Honestly assess your abilities. When exercising outdoors, it’s easy to overdo it. Warm air and sunshine have a way of encouraging athletes to prolong their workout routines or push themselves a little harder. But pushing yourself past your limits can considerably increase your risk of injury. While it’s easy to stay within your limits when exercising indoors, where the environment may encourage you to cut a workout short rather than extend it, it’s easy to overextend yourself outdoors when the weather is nice. So, it’s important for men and women to make an honest assessment of their abilities before beginning an outdoor exercise regimen. Once you know what your body can and can’t handle, you can tailor your outdoor workout to one that makes the most of nice weather without putting your health at risk.
Don’t challenge Mother Nature. One of the biggest risks about exercising outdoors is the tendency some athletes have to ignore the elements. Avoid working out in especially cold or hot weather, as such conditions are not conducive to exercise. Extreme weather also reduces the number of people outside, which means there won’t be as many people around to help you if you suffer an injury, lose your way or need help with your gear. Exercising outdoors is a great way to enjoy nice weather, but limit such workouts to those times of year when temperatures are most conducive to outdoor activity.

Jun

22

Posted by : admin | On : June 22, 2017

Andrew Page

Special to The News
ATHENS–A 36-year-old suspected drug dealer riding his bicycle on the wrong side of the road was arrested this weekend in a subdivision just south of Chandler.
Andrew Allen Page was stopped by Deputy Jacob Sumrall Saturday for traveling southbound on Sunrise Dive in the Sunrise Shores subdivision. He was found to be in possession of a substantial amount of suspected methamphetamine and several clear plastic bags commonly used is the distribution of the illegal drug.
“Our deputies are constantly on the look out for anything out of the ordinary,” Sheriff Botie Hillhouse said. “This suspect was going the wrong way, acting nervous and had trouble communicating with the deputy.”
Page was carrying more than 5 grams of the contraband.
“This is part of our concerted campaign against drugs in Henderson County,” Hillhouse said. “Hopefully, this arrest takes us to an even bigger supplier in the criminal drug chain that we are systematically breaking here.”
Page was charged with possession of a controlled substance with intent to distribute. He is currently being held on a $30,000 bail.

Jun

22

Posted by : admin | On : June 22, 2017

CEDAR CREEK LAKE–Many people find it impossible to think about summer without conjuring visions of spending endless hours outdoors from morning until evening, whether beachside, on the open water or even floating in a backyard pool.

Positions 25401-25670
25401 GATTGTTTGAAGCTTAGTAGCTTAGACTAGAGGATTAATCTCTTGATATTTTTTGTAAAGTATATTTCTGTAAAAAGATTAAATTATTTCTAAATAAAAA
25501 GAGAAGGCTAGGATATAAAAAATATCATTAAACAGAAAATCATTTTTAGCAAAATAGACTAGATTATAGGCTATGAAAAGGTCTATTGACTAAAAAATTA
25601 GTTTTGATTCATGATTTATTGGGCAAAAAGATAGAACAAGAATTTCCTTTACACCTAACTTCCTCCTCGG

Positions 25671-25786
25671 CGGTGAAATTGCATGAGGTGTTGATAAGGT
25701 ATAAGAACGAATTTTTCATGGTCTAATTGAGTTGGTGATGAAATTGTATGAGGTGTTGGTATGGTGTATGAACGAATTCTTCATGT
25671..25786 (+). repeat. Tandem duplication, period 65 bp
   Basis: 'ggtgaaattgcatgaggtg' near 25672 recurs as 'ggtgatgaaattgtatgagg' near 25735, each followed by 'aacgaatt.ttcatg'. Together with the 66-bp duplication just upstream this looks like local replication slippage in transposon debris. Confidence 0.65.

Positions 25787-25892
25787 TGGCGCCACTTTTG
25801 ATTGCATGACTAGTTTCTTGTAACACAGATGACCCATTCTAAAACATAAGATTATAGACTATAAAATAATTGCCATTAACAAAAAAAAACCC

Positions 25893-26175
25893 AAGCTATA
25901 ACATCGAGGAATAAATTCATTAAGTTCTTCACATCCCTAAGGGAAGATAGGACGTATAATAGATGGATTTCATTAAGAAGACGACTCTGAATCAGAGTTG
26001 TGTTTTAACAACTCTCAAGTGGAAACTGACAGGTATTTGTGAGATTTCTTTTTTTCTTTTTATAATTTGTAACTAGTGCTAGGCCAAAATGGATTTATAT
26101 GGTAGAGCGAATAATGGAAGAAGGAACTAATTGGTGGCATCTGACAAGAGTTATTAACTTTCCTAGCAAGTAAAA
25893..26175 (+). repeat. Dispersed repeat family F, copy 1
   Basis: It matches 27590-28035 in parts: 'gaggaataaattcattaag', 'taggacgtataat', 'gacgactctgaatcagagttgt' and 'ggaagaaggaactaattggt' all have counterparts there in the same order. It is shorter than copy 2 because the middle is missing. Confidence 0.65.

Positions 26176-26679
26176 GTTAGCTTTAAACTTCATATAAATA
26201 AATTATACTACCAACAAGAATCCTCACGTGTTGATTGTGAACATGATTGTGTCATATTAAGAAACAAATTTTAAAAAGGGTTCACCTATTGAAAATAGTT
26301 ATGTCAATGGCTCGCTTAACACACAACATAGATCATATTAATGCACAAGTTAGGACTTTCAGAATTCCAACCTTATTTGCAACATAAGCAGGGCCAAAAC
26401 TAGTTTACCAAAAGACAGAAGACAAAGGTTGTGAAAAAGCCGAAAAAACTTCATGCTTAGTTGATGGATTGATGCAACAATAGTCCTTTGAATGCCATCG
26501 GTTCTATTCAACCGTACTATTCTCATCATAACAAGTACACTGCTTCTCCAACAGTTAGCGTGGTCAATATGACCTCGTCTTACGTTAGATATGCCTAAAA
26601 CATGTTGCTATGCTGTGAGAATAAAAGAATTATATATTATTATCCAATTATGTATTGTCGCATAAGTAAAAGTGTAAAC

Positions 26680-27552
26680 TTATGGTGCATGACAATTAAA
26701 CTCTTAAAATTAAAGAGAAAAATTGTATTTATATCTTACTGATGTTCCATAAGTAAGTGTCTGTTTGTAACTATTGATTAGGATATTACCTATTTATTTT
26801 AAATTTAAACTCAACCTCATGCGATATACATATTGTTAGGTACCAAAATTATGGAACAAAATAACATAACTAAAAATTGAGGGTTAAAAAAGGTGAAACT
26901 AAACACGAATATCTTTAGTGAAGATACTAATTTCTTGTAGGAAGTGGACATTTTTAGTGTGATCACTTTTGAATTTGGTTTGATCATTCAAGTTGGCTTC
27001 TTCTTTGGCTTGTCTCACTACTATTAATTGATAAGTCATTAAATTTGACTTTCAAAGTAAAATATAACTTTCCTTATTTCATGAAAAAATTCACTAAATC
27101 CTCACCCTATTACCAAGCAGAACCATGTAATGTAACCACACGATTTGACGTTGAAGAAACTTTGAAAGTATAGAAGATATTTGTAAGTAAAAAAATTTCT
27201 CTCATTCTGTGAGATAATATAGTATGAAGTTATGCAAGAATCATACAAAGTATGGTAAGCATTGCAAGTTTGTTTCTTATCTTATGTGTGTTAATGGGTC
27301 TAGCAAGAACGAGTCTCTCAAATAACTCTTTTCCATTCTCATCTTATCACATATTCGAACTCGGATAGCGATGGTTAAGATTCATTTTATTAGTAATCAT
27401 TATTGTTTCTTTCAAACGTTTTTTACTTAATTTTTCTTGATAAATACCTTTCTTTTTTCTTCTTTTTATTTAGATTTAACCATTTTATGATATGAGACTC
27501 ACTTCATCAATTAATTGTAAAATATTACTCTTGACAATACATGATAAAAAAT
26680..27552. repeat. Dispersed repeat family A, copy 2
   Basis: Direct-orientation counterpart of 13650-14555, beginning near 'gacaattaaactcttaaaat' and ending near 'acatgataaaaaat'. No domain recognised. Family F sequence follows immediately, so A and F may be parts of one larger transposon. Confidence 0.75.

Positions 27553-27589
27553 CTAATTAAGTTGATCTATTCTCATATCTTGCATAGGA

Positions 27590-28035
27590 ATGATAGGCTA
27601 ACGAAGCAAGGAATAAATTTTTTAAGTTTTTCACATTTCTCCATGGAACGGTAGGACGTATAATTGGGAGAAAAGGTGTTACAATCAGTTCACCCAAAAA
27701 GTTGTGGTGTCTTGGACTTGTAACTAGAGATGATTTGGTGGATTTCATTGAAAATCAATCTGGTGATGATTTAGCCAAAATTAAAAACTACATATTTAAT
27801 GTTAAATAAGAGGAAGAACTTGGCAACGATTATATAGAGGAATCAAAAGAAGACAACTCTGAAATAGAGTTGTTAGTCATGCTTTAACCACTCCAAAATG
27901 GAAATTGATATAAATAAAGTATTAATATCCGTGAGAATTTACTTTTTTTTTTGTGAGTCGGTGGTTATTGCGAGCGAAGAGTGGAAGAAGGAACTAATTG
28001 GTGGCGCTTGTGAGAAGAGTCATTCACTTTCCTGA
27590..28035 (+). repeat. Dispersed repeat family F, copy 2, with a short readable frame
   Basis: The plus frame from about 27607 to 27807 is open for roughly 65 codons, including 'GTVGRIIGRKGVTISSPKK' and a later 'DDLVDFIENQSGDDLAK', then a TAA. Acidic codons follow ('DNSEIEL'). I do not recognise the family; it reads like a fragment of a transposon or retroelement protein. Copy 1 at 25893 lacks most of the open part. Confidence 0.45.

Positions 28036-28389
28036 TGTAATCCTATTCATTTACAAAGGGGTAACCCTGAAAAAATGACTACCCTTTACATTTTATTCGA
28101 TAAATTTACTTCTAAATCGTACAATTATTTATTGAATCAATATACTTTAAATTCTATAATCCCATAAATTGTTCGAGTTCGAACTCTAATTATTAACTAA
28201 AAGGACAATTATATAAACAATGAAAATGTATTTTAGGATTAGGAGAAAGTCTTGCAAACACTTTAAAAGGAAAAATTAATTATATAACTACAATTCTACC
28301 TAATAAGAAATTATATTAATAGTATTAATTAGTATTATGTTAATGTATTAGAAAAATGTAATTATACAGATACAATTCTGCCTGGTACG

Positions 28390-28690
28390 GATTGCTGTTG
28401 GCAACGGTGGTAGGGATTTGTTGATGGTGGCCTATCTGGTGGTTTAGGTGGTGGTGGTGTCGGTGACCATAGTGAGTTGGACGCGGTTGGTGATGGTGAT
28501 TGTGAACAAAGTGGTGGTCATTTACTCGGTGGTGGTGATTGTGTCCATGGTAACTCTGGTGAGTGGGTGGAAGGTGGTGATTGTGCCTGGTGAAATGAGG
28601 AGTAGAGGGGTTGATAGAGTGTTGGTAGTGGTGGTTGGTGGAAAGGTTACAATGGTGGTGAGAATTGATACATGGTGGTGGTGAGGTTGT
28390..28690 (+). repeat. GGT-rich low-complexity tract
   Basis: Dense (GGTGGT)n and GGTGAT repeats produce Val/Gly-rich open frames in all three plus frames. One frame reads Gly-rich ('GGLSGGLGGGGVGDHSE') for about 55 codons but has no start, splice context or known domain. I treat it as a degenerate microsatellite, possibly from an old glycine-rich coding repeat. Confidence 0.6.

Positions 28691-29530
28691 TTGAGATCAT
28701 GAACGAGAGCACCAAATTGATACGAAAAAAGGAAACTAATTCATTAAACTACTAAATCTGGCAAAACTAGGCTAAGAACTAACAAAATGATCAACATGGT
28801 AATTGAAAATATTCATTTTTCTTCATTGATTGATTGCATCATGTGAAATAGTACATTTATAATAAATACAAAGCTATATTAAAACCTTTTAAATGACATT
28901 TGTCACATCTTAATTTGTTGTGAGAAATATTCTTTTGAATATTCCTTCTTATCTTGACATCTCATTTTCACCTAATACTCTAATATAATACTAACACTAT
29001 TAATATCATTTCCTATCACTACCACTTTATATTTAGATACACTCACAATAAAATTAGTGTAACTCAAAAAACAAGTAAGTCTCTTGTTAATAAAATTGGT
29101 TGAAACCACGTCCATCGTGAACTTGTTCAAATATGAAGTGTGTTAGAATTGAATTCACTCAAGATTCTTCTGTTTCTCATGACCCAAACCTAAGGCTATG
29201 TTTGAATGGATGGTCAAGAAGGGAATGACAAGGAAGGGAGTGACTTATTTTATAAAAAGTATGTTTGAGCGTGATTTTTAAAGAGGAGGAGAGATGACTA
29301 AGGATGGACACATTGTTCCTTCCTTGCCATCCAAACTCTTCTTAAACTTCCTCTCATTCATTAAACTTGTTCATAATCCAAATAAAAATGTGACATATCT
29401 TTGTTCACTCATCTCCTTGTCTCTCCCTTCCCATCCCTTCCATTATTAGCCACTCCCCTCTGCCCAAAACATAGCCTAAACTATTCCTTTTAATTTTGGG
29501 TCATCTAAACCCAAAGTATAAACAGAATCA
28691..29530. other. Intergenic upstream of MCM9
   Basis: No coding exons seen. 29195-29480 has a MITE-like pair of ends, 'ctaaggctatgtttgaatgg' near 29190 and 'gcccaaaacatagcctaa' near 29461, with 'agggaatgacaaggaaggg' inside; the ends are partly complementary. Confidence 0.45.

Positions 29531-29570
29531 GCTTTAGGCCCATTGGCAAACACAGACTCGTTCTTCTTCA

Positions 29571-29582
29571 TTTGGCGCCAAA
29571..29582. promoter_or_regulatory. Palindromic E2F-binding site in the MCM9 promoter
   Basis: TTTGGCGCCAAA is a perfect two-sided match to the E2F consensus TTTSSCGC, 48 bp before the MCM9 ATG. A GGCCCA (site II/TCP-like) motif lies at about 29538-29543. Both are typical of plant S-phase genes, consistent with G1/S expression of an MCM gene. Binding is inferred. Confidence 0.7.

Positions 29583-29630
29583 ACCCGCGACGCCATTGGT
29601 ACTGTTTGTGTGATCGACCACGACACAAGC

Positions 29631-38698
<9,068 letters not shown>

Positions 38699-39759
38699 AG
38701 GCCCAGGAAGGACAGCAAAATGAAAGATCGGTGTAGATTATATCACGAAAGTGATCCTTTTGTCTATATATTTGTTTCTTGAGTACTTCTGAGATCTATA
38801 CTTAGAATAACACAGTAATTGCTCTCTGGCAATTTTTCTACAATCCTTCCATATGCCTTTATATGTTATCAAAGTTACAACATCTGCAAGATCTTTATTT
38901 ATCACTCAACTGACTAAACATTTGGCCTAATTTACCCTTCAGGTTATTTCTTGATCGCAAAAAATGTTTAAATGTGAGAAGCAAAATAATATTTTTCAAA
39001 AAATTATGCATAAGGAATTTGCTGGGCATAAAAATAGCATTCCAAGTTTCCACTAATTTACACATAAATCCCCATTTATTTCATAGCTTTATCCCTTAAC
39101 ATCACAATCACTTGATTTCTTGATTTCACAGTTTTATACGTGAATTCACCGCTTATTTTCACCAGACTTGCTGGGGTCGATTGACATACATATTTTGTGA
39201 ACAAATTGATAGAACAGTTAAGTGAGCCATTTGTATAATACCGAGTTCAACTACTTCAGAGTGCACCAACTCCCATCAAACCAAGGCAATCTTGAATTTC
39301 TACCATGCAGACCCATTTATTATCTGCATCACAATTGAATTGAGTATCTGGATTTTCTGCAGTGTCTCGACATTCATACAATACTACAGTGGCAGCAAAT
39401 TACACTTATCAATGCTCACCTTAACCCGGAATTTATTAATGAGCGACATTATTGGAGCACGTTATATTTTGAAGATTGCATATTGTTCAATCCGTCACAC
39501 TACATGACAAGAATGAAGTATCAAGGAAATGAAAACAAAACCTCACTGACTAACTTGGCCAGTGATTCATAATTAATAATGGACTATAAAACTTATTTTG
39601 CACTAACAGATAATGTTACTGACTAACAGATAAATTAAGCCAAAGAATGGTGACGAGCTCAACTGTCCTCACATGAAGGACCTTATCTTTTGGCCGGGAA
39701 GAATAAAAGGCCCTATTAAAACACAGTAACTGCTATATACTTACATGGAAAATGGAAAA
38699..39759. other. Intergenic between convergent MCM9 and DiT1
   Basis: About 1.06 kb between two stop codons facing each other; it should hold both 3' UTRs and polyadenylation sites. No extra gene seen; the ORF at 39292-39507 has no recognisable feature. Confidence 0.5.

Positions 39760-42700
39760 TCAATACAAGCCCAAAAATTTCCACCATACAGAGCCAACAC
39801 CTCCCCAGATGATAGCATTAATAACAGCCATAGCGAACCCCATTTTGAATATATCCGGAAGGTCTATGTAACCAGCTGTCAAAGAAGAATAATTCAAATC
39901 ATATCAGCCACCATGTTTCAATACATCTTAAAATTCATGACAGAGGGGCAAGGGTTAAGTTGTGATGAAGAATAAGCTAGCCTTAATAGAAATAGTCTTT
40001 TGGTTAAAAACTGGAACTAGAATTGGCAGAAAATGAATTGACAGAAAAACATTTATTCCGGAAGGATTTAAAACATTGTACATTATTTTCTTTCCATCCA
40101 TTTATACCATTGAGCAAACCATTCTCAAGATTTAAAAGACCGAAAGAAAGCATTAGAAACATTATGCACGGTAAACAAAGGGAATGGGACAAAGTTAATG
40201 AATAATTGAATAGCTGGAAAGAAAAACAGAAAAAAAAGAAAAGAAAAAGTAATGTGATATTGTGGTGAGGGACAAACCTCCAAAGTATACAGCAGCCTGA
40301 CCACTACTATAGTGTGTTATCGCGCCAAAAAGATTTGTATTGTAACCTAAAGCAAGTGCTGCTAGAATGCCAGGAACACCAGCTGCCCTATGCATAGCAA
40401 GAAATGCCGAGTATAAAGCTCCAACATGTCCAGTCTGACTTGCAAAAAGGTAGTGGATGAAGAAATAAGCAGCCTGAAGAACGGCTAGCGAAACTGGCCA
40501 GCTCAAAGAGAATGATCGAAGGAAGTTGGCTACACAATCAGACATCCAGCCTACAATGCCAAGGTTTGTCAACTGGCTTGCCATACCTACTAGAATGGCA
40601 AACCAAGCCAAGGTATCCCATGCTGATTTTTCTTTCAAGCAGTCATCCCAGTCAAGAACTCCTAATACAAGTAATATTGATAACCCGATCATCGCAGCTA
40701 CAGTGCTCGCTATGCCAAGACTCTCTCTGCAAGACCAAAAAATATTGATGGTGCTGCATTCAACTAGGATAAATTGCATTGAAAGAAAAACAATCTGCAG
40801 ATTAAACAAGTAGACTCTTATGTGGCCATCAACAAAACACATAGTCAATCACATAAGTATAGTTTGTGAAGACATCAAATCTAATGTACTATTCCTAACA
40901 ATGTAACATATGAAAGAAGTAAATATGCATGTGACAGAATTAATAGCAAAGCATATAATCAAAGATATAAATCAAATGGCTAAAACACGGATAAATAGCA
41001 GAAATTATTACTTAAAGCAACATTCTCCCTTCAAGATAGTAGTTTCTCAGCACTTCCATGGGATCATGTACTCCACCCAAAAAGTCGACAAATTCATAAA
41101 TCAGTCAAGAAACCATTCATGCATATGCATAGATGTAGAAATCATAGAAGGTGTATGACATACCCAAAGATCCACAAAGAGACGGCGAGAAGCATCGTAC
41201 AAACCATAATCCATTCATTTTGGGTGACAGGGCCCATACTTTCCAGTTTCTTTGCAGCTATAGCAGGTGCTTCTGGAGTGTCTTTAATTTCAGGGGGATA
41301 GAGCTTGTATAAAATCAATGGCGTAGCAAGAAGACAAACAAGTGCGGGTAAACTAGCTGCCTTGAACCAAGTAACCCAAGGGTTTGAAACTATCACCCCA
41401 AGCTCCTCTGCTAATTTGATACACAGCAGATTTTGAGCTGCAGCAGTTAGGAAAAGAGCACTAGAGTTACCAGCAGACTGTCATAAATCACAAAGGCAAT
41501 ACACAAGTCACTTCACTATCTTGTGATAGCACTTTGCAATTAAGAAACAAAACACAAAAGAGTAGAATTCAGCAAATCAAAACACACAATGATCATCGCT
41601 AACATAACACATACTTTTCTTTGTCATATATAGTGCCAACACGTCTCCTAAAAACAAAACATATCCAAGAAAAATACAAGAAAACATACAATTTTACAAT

Although a certain measure of sun exposure is required for some natural functions of the body, it’s well documented that too much time in the sun can be hazardous to one’s health. That’s why summer frolickers need to exercise considerable caution each time they step outside.
Taking sunburn for granted can be a big mistake. Many people wouldn’t risk burns from a hot stove or open fire, but they won’t think twice about being unprotected under the very hot rays of the sun.
The Centers for Disease Control and Prevention says more than one-third of adults and nearly 70 percent of children admit to suffering from sunburn within the past year. Depending on the intensity of the sun and the amount of time spent outside, sunburn can be a first or second-degree burn. In first-degree burns, damage affects the topmost layer of skin. However, sunburn can even affect deeper layers and cause blistering in addition to redness and pain.
Sunburn also can cause some irreparable damage that goes unseen. According to WebMD, ultraviolet light from the sun can alter DNA, prematurely aging skin or even contributing to skin cancers.
It can take years before symptoms become noticeable. Therefore, it is best for people of all ages to exercise caution when spending time in the sun.
Sunburn is one of the most easily prevented summertime ailments. It’s also important to note that sunburns are not just limited to the hot weather or when it is sunny outside. Ultraviolet damage can occur at any time of the year, and also from artificial UV sources, such as tanning beds. Preventing sunburn is simple.